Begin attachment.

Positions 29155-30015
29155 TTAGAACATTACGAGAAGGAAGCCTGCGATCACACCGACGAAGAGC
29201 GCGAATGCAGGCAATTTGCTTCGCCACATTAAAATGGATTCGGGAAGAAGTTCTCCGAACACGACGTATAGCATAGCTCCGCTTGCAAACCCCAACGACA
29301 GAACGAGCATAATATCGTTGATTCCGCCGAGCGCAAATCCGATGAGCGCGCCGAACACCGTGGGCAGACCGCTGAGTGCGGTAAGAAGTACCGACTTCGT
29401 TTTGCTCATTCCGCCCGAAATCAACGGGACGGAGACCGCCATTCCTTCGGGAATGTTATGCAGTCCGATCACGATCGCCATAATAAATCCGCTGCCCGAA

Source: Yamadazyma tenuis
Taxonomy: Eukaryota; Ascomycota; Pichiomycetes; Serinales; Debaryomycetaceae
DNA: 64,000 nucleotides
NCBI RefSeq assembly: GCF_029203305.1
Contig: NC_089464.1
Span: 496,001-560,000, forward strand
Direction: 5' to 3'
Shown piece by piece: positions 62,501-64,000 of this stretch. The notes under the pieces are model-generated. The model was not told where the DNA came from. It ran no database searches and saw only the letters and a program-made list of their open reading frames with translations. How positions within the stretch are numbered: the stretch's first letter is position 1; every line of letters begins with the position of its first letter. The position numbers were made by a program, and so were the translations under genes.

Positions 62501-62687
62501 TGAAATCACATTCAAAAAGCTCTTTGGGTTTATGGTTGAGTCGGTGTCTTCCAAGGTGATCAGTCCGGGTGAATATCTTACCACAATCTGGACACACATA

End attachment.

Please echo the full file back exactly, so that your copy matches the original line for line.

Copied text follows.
Positions 29155-30015
29155 TTAGAACATTACGAGAAGGAAGCCTGCGATCACACCGACGAAGAGC
29201 GCGAATGCAGGCAATTTGCTTCGCCACATTAAAATGGATTCGGGAAGAAGTTCTCCGAACACGACGTATAGCATAGCTCCGCTTGCAAACCCCAACGACA
29301 GAACGAGCATAATATCGTTGATTCCGCCGAGCGCAAATCCGATGAGCGCGCCGAACACCGTGGGCAGACCGCTGAGTGCGGTAAGAAGTACCGACTTCGT
29401 TTTGCTCATTCCGCCCGAAATCAACGGGACGGAGACCGCCATTCCTTCGGGAATGTTATGCAGTCCGATCACGATCGCCATAATAAATCCGCTGCCCGAA

Source: Yamadazyma tenuis
Taxonomy: Eukaryota; Ascomycota; Pichiomycetes; Serinales; Debaryomycetaceae
DNA: 64,000 nucleotides
NCBI RefSeq assembly: GCF_029203305.1
Contig: NC_089464.1
Span: 496,001-560,000, forward strand
Direction: 5' to 3'
Shown piece by piece: positions 62,501-64,000 of this stretch. The notes under the pieces are model-generated. The model was not told where the DNA came from. It ran no database searches and saw only the letters and a program-made list of their open reading frames with translations. How positions within the stretch are numbered: the stretch's first letter is position 1; every line of letters begins with the position of its first letter. The position numbers were made by a program, and so were the translations under genes.

Positions 62501-62687
62501 TGAAATCACATTCAAAAAGCTCTTTGGGTTTATGGTTGAGTCGGTGTCTTCCAAGGTGATCAGTCCGGGTGAATATCTTACCACAATCTGGACACACATA